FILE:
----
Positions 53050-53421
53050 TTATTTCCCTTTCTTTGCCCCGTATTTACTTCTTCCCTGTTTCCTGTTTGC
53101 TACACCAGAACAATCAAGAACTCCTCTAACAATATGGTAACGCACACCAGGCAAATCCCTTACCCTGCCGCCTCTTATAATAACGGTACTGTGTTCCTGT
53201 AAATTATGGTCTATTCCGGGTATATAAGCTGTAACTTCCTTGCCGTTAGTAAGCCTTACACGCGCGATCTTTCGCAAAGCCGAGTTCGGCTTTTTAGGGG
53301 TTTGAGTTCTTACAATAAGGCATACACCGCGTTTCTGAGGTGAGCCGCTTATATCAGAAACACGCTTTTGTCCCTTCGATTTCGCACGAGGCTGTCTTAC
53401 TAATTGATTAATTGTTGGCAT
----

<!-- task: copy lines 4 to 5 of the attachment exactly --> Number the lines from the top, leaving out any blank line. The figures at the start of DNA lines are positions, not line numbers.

53201 AAATTATGGTCTATTCCGGGTATATAAGCTGTAACTTCCTTGCCGTTAGTAAGCCTTACACGCGCGATCTTTCGCAAAGCCGAGTTCGGCTTTTTAGGGG
53301 TTTGAGTTCTTACAATAAGGCATACACCGCGTTTCTGAGGTGAGCCGCTTATATCAGAAACACGCTTTTGTCCCTTCGATTTCGCACGAGGCTGTCTTAC